We already discussed Eric Holder’s absolute failure on issues related to the press and media, but a great article by Tim Wu in the New Yorker details how Holder’s legacy is littered with him totally failing the digital world through a combination of ignorance, neglect and simply poor decision-making. Wu points to the prosecutions of both Chelsea Manning and Aaron Swartz as examples, noting Holder’s awful response when asked about the Swartz prosecution:

Holder himself did not run that prosecution, and cannot be blamed directly for it. But, in the aftermath of Swartz’s suicide, he was presented with an opportunity to step back and examine what had happened. He might have taken a careful look at how the Justice Department was enforcing the underlying law, the Computer Fraud and Abuse Act, which, as I and others have argued, is among the worst and most dangerous sections of United States federal law. If he had, he might have noticed that the Swartz prosecution wasn’t the first of its kind and wouldn’t be the last, and pushed for better enforcement guidelines for federal prosecutors.

Holder did not take that path—the kind of reflection, notably, that he would demand of the Ferguson police department. Instead, he blandly defended his prosecutors, and even testified before the Senate that prosecuting Swartz was “a good use of prosecutorial discretion.” In that moment, he lost a good deal of the tech community’s goodwill and respect.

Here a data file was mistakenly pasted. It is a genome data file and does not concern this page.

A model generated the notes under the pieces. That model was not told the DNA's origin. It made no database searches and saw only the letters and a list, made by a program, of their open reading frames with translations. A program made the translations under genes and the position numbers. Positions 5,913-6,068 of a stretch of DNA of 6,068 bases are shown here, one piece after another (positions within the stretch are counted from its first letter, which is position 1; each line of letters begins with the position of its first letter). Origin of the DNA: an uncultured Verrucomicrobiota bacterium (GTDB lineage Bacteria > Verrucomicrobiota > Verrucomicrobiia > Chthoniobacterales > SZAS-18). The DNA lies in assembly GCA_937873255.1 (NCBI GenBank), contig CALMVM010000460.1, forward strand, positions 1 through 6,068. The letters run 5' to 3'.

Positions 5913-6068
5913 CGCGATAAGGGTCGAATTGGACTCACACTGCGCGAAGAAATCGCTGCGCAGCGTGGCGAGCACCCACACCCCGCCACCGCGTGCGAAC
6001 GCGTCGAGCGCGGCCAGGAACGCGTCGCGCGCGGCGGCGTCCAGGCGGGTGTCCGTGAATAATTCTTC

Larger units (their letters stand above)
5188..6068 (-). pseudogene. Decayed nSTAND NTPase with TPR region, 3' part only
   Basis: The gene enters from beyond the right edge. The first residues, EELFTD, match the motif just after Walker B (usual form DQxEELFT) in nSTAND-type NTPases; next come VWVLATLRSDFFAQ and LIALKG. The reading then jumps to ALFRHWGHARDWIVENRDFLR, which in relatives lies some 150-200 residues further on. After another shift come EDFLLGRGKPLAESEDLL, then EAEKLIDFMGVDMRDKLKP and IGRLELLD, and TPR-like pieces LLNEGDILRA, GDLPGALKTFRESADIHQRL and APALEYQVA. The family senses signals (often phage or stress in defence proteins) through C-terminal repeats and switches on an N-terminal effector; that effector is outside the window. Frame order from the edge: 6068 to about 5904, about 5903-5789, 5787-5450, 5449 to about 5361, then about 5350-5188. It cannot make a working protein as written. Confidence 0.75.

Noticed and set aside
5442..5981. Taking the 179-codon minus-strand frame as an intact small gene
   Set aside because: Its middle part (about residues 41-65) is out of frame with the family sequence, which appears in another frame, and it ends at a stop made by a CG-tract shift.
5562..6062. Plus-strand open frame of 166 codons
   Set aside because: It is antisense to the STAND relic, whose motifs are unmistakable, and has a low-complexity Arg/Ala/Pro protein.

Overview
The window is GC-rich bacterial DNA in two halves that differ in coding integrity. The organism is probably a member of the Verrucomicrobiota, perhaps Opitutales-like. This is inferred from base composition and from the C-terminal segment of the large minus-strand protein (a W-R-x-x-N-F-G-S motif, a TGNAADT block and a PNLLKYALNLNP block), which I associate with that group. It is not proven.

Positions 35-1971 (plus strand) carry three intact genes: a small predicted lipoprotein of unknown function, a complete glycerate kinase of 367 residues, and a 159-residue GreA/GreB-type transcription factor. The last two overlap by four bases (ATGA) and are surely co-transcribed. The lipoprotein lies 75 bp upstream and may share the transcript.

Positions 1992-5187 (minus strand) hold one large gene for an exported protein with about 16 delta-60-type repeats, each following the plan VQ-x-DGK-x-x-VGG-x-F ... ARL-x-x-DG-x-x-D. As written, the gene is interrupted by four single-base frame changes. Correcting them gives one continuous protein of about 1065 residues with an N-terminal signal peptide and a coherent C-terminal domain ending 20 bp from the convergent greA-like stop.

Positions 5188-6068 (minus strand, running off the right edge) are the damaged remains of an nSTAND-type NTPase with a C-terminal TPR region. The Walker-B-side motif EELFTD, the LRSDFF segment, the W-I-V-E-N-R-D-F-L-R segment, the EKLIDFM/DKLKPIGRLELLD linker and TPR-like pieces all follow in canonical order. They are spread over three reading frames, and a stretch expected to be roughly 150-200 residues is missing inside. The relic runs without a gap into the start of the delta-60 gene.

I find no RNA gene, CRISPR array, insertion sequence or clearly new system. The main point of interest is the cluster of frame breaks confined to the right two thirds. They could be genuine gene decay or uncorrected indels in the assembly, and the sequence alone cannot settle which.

On the question of Ed Snowden and surveillance, Wu notes that Holder failed to uphold the Constitution in blocking the abuses, but rather appears to have signed off on them.

Holder didn’t initiate the bulk collection of phone or e-mail records; nor did he run the N.S.A. But Holder, as the Administration’s top lawyer for half a dozen years, nonetheless bears responsibility for these gross and repeated violations of Constitutional principles. It is ultimately the Justice Department’s duty to stand up for the Constitution when other parts of government want to abandon it, and this Holder failed to do.

There’s more in the article as well, but the key point seems to be that Holder just seemed fundamentally unconcerned about digital rights, and that’s a problem in an increasingly digital world:

Mainly, in the end, Holder seems to have not truly grasped that our rights matter online as well as offline. He never appeared sensitive to the idea that having our e-mails read by the government can be as intrusive and as unpleasant as having government agents rifle through our desks. Whatever the reason, and even if his commitment to civil rights did not waver, his disregard for digital rights was blatant and painful for those who looked to and hoped for an Obama Administration that would become the much promised “tech Presidency.”

The fact that the rumored “leading” choice to replace Holder is current Solicitor General Donald Verrilli, the former top litigator for both the MPAA and RIAA — who handled the lawsuits against Grokster, YouTube and Jammie Thomas, among others, doesn’t exactly bode well that Holder’s successor will be much of a champion of digital rights either. There are, however, some other choices on the table apparently, and it would be nice if future attorneys general actually recognized the importance of digital rights as well.


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